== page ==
After James announced his decision to rob the Cleveland Cavaliers and home state of Ohio of his presence in favor of Miami yesterday I expected there to be some hurt feelings in the Buckeye State this day. What I did not expect was the statement issued by Cavaliers Majority Owner Dan Gilbert in reaction to the move. I won't even mention the unnecessary quotations and capitalization. These are the least of my concerns here.

Via NBA Fanhouse:

Dear Cleveland, All Of Northeast Ohio and Cleveland Cavaliers Supporters Wherever You May Be Tonight;

As you now know, our former hero, who grew up in the very region that he deserted this evening, is no longer a Cleveland Cavalier.

This was announced with a several day, narcissistic, self-promotional build-up culminating with a national TV special of his "decision" unlike anything ever "witnessed" in the history of sports and probably the history of entertainment.

Clearly, this is bitterly disappointing to all of us.

The good news is that the ownership team and the rest of the hard-working, loyal, and driven staff over here at your hometown Cavaliers have not betrayed you nor NEVER will betray you.

There is so much more to tell you about the events of the recent past and our more than exciting future. Over the next several days and weeks, we will be communicating much of that to you.

You simply don't deserve this kind of cowardly betrayal.

You have given so much and deserve so much more.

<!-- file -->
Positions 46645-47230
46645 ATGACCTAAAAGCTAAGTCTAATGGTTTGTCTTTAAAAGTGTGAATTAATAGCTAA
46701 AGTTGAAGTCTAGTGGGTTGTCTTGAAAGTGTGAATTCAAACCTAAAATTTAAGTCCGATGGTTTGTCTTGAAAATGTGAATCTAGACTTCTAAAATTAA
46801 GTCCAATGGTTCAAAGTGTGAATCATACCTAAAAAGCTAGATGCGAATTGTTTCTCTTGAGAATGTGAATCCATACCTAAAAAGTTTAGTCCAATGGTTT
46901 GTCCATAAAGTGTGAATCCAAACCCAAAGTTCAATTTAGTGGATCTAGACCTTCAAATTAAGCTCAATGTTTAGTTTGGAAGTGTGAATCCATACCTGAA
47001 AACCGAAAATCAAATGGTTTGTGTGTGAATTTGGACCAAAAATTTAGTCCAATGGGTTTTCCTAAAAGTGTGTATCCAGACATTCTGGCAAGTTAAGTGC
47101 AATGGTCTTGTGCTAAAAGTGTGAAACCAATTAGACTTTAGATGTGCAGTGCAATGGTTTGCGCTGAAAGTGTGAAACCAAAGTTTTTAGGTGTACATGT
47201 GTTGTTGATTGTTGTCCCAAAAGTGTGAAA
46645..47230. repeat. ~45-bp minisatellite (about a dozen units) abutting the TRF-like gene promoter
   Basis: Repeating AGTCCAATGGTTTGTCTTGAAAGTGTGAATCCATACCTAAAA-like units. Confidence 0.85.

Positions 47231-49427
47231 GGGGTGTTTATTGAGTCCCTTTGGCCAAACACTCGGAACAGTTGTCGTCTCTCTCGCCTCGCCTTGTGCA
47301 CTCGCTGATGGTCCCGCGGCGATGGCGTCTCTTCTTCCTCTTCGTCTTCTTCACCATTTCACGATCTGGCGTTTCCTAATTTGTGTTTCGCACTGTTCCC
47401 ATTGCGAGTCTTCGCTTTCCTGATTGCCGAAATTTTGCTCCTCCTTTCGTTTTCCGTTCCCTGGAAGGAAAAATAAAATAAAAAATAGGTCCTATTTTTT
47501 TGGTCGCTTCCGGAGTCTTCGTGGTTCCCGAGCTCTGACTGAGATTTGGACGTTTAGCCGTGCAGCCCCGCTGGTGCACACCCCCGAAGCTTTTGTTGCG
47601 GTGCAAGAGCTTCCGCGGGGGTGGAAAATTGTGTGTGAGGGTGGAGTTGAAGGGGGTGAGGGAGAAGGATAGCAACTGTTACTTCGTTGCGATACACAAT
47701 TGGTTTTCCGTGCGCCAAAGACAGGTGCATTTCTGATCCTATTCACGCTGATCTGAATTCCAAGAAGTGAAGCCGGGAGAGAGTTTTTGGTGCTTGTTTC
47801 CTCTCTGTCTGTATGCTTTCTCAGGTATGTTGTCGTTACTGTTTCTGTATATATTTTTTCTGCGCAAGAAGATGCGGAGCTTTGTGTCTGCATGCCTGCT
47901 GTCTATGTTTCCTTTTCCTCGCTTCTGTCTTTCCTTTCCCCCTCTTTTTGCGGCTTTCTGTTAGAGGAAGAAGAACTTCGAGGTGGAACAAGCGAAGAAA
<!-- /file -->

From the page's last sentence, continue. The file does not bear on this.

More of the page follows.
In the meantime, I want to make one statement to you tonight:


You can take it to the bank.

If you thought we were motivated before tonight to bring the hardware to Cleveland, I can tell you that this shameful display of selfishness and betrayal by one of our very own has shifted our "motivation" to previously unknown and previously never experienced levels.

Some people think they should go to heaven but NOT have to die to get there.

Sorry, but that's simply not how it works.

This shocking act of disloyalty from our home grown "chosen one" sends the exact opposite lesson of what we would want our children to learn. And "who" we would want them to grow-up to become.

But the good news is that this heartless and callous action can only serve as the antidote to the so-called "curse" on Cleveland, Ohio.

The self-declared former "King" will be taking the "curse" with him down south. And until he does "right" by Cleveland and Ohio, James (and the town where he plays) will unfortunately own this dreaded spell and bad karma.

Just watch.

Sleep well, Cleveland.

Tomorrow is a new and much brighter day....

I PROMISE you that our energy, focus, capital, knowledge and experience will be directed at one thing and one thing only:

DELIVERING YOU the championship you have long deserved and is long overdue ...

Dan Gilbert
Majority Owner
Cleveland Cavaliers

Perhaps any readers who are sports fans could fill me in: Is this type of statement a normal occurrence? If so I might pay attention more often.

Wednesday, July 7, 2010

Music Video: Ted Leo and the Pharmacists - "Everybody Wants to Rule the World"

This video, courtesy of the A.V. Club's "Undercover" promotion, proves why there should be a filter installed in all new radios that immediately turns every song on the airwaves into a Ted Leo cover version. Can't get enough of this guy:

And if that wasn't enough Kelly Clarkson and the Yeah Yeah Yeahs finally get to make sweet love in Leo's guitar: